Thursday, May 9, 2013

How to Make Large Light-Weight Panels.

This blog post is in response to a number of inquiries
received a few weeks ago on facebook about the process
of 'How to Make Large Light-Weight Panels'.  

The process is a bit time consuming, but is fairly simple and easy to do,
provided one has the proper work space, tools and patience.

If, the Old Masters had plywood available to them back in their times
I believe the use of canvas would not be as popular as it is today.

Working on a rigid surface has so many benefits to the painting process
and is so much better for the artwork itself in the long run.

The Process.

Firstly, I go to a local lumberyard and select 1 or 2 sheets of 
4‘ x 8‘ ¼” birch plywood and have the sheets cut to a manageable sizes 
this way the plywood can easily fit into the car and can be cut in the shop.
(You can use pine plywood which is lighter than birch,
however the grain is not as tight and smooth as it is with birch.)

Then I get few 1” x 6” poplar boards at 8’ for the bracers.
Everything should fit in the car or on top (more-or-less).
Back in the shop I mark out the desired sizes and cut the plywood
on the table saw or rig up a jig on the work table using the skillsaw.
For the poplar, I rip 1 1/4” strips on the table saw.
Usually one can get 5 strips from a 1“ x 6“ board.
Save the little cut off strips, for other uses around the shop,
such as cutting them at 6" for clamping purposes in this case. 
 Panels - 1/4" Birch Plywood.
In this case, I have 4 30"x30" panels and 2 36"x36" panels. 
Bracers - 3/4" x 1 1/4" Poplar Strips. 
For the 30"x30"; long strip 30" short strip 27 7/16".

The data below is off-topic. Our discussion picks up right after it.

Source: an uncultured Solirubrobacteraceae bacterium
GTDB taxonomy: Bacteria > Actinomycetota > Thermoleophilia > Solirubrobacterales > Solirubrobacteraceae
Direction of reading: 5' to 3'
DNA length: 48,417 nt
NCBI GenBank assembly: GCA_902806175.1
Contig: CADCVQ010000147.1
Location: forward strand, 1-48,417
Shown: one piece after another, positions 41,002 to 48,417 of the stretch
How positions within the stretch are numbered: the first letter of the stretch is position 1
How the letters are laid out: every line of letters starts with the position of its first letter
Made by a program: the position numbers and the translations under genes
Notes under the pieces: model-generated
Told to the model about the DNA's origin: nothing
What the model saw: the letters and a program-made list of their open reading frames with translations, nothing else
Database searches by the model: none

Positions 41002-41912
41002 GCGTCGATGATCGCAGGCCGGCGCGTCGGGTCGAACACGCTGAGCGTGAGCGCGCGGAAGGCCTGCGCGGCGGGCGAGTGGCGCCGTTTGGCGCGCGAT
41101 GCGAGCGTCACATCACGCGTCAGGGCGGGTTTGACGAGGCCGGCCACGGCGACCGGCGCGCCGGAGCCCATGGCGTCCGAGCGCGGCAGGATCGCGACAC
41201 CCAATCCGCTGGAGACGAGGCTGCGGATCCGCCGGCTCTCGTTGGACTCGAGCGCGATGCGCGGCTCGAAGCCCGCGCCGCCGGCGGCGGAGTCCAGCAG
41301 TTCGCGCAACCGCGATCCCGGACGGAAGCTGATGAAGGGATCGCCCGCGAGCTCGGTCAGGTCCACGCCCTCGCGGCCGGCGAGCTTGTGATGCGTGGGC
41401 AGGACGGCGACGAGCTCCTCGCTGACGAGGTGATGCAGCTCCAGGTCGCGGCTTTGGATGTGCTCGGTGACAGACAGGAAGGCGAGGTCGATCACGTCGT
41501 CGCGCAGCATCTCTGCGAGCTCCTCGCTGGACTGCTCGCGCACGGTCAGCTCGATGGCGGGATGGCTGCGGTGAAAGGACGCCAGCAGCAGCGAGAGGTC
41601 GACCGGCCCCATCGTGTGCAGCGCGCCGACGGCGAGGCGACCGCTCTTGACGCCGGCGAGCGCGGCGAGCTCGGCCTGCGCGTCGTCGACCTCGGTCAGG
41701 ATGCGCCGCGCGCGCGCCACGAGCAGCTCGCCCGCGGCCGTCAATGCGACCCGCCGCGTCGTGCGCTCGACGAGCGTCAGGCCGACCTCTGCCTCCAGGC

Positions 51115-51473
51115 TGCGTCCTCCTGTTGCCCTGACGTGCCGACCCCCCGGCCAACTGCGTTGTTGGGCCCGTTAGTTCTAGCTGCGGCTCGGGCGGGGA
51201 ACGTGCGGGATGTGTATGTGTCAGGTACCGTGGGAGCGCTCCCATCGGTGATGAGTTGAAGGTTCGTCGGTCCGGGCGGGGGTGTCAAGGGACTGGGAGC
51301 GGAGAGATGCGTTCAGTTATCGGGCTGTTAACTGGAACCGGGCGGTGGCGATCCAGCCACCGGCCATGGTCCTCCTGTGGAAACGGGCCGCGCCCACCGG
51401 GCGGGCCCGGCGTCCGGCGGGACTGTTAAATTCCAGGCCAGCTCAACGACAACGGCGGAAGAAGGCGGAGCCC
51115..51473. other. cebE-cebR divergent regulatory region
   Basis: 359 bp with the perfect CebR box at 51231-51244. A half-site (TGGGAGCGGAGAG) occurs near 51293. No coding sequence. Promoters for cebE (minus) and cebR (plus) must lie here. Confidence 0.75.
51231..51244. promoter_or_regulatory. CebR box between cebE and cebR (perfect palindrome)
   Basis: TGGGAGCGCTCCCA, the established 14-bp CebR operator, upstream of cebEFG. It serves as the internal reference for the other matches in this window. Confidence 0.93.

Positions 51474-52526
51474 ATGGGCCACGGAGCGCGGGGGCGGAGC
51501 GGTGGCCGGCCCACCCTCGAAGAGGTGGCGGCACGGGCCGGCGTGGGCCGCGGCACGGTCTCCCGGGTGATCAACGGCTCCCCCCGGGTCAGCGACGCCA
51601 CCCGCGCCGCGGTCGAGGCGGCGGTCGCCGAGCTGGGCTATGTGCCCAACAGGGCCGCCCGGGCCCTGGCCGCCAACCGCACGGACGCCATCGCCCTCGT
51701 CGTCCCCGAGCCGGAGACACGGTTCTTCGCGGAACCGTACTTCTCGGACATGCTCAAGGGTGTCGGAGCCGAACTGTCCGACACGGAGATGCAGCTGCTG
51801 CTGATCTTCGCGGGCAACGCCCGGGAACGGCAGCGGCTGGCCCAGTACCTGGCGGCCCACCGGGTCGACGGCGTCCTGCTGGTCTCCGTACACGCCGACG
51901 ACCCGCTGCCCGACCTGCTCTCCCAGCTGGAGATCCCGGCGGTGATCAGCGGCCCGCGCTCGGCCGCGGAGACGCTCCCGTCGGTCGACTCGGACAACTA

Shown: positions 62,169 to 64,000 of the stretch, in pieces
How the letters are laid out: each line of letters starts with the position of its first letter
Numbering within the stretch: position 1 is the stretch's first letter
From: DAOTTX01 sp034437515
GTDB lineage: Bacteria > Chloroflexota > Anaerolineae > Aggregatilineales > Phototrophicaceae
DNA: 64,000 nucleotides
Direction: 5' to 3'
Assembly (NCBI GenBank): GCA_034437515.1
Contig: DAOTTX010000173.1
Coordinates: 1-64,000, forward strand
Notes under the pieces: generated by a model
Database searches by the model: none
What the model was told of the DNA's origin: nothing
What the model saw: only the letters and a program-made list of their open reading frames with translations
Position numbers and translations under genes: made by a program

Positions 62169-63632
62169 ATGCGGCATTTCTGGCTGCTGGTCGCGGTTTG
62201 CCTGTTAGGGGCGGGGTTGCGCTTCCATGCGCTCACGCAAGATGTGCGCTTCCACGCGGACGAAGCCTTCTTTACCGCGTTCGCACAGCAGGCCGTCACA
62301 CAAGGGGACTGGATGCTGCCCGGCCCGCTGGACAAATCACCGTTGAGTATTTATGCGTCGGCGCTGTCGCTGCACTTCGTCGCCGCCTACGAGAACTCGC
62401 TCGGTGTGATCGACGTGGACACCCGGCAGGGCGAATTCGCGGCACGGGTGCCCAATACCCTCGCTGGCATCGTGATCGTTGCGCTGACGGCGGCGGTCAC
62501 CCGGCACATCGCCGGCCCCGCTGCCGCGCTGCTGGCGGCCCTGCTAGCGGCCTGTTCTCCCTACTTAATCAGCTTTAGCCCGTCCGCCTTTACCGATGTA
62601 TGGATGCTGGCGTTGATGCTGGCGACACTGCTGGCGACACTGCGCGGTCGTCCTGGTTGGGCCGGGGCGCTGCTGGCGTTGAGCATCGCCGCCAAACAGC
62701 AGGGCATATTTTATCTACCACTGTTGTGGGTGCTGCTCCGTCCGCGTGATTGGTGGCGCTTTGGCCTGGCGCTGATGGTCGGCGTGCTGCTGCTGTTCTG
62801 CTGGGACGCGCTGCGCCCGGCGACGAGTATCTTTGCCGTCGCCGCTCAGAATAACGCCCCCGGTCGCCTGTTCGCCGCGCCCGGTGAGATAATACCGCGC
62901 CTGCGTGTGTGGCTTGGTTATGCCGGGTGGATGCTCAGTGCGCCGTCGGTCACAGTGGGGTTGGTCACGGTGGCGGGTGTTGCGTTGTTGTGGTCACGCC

For the 36" x 36"; long strip 36" short strip 33". 
The needed tools.

Long bar clamps.
A few more long bar clamps and plenty of wood glue.
At the Work Table.
Begin by placing the bracers at the corner of your work bench.
Take the longest length first (place in front of you)
and then take the short length to create a degree angle.
Glue the bracers face side up.
Place the panel on top of glued bracers, making sure all sides are flush.
Use the other bracers to create some support for the back corner 
of the panel(s) keeping them level and even.
Repeat this process for all the panels.
Once all the panels are glued, flush and stacked it's time to clamp!
Take the larger clamps and space them evenly - all corners and in the middle. 
Make sure as you tighten the clamps the glue is squeezed out.
Clean-up the excess glue.
Take the other clamps and place between the corner and
middle clamps and clean-up any excess glue.
Use the other bracers as temporary support for the back corners.
Let the glue dry for a good solid 12 hours before
repeating the process for the other side.
Back side of panel with bracers.
Once all four bracers are attached and the glued
is fully dry the panels are ready for priming.
30" x 30" Primed Light-Weight Panel.
And there you have it!
Stay tuned for more what's new from the studio.
Cheers, ~ Polly ~


jeronimus said...

Hi Poly. Thanks for posting this. I sometimes find the texture of canvas too much for very fine work. And love working on panels.

Seip Fine Art said...

Hi there Jeronimus!

Thank you for your comment!

Yes! I know exactly what you mean, even fine canvas and linen ducks can still have a little too texture which can interfer with brushwork. In my earlier artistic days I worked primarily on canvas and was gradually introduced to canvas mounted panels, and then panels and ultimately to 1/2" doubled sided mdo (medium density overlay board and brich plywood. MDO board is smooth, rigid, and can be screwed into for framing purposes. Though after a certain size the 1/2" mdo starts becoming too heavy, so I switch to the 1/4" Birch plywood for all larger works, hence this blog post. I still believe if the masters had plywood available to them canvas wouldn't be a popular as it is today.

Cheers, ~ Polly ~